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Corner with inscription
Edge, with Inscription
The Sion Treasure (BZ.1963.36.1-3,11 and BZ.1965.1.1,5,12) is an extensive and varied group of liturgical objects and church furnishings discovered in the early 1960s in southern Turkey. A significant part of this treasure is in Dumbarton Oaks, while much of it is housed in the Antalya Museum, with a few pieces in private collections. The treasure’s name derives from the niello inscription on an oblong polycandelon mentioning “Holy Sion,” possibly the church or the monastery for which the objects were made. Many Sion Treasure items are inscribed for a Bishop Eutychianos, who is otherwise unknown. Several other individuals are named, but they, too, are unknown among historical sources. Many objects are unique—for example, a cross-shaped polycandelon and a peacock censer. Almost all the objects in the treasure are of exceptionally high quality, and many were in excellent condition when they were found, like the patens. Some pieces, however, were bent or crushed, suggesting that they were going to be melted down and their metal reused. If, as is supposed, the treasure was buried during the early seventh century, when Sasanian invasions were followed by Arab incursions, the Byzantine imperial authorities most likely were calling in church silver to mint coins in order to pay the wages of the emperor’s army.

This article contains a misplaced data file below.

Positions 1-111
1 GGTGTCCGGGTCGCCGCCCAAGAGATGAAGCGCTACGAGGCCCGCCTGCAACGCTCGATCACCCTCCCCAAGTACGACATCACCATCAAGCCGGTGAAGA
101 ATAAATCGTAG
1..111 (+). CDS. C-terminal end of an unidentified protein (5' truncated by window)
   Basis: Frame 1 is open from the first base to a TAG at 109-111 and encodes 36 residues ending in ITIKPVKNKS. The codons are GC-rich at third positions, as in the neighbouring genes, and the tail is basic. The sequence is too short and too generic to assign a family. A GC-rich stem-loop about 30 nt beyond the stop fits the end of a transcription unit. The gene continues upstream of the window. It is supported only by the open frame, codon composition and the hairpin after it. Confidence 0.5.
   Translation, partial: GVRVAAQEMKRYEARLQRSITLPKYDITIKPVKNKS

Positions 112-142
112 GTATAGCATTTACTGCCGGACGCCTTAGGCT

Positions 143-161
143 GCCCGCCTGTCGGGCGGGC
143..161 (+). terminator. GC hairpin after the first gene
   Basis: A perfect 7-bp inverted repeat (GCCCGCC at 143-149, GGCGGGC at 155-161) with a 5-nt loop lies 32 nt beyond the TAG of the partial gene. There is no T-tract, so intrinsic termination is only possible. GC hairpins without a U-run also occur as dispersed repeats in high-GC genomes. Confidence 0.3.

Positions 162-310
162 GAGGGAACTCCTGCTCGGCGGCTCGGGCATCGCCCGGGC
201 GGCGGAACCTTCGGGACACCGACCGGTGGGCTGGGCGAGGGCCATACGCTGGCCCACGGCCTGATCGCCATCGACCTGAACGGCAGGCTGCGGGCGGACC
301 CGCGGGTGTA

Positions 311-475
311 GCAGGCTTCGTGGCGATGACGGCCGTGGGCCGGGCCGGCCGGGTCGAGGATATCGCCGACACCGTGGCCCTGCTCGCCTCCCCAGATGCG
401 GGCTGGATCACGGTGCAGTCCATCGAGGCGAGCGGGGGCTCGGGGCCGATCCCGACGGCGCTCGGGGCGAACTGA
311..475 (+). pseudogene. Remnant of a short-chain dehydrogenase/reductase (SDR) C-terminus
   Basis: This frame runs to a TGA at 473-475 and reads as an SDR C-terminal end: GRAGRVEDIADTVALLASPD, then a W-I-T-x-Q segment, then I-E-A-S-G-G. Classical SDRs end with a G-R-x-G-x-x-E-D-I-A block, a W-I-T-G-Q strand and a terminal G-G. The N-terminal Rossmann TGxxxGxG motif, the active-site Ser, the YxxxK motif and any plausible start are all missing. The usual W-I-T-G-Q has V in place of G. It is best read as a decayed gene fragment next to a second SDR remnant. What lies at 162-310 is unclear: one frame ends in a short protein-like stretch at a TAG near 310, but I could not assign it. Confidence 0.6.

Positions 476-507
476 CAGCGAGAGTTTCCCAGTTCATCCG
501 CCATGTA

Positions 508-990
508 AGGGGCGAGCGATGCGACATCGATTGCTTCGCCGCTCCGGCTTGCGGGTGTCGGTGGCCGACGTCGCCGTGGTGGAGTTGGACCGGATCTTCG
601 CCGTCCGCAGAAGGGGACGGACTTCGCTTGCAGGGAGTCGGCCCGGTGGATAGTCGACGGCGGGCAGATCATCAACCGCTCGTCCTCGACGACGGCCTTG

Among the many unique objects found in the Sion Treasure were wide rolled sheets and carefully folded sections of silver that were recognized as the top surface and the inscribed edges of an altar, providing tangible evidence for this treatment of an altar in the early Byzantine period known from written sources. The honor that the altar held in the church service was further reflected in the silver nails used to attach the edges of the altar with the inscription to the altar’s presumably original wooden core.
For purposes of display, one end of the altar has been restored, made up of one of four top sections and the inscribed edges around it. When complete, the entire inscription revealed that the altar had been dedicated by a Bishop Paregoros. His relationship to Bishop Eutychianos, the major donor of the Sion Treasure is not known. The repoussé inscription reads, +Paregoros, most humble bishop, offers [this] to Christ the True God for the memory and repose of his parents, and brothers, and their children (nieces and nephews), and Nicholas, Se[sic] Severus, and Apphianos, the lector.
- S. Zwirn
I. ?ev?enko, "The Sion Treasure: The Evidence of the Inscriptions," in Ecclesiastical Silver Plate in Sixth-Century Byzantium: Papers of the Symposium held May 16-18, 1986, at the Walters Art Gallery, Baltimore, and Dumbarton Oaks, Washington, D.C. ed. S.A. Boyd and M.M. Mango (Washington, D.C., 1992), 39-56, esp. 39 n. 2, 49 n. 77, 50 n. 80.
S. A. Boyd, "A 'Metropolitan' Treasure from a Church in the Provinces: An introduction to the Study of the Sion Treasure," in Ecclesiastical Silver Plate in Sixth-Century Byzantium: Papers of the Symposium held May 16-18, 1986, at the Walters Art Gallery, Baltimore, and Dumbarton Oaks, Washington, D.C. ed. S.A. Boyd and M.M. Mango (Washington, D.C., 1992), 5-37, esp. 5, 12, 18 n. 87, 32-33, 39 n.2, fig. S61.1-4, checklist no. 61.
S. Boyd, "Literary Evidence for Silver Tomb Revetments in the Early Christian Period," in Thymiama: Ste Mneme tes Laskarinas Boura 1 (Athens, 1994), 35-38, fig. 17-18.
G. Bühl, ed., Dumbarton Oaks: The Collections (Washington, D.C., 2008), 90-92, pl. p. 93.
Purchased from George Zacos (dealer) by Mrs. Robert Woods Bliss, Switzerland, 1963.
Given by Mrs. Robert Woods Bliss to Dumbarton Oaks Research Library and Collection, Washington, D.C., 1963.
Dumbarton Oaks Research Library and Collection, Byzantine Collection, Washington, D.C.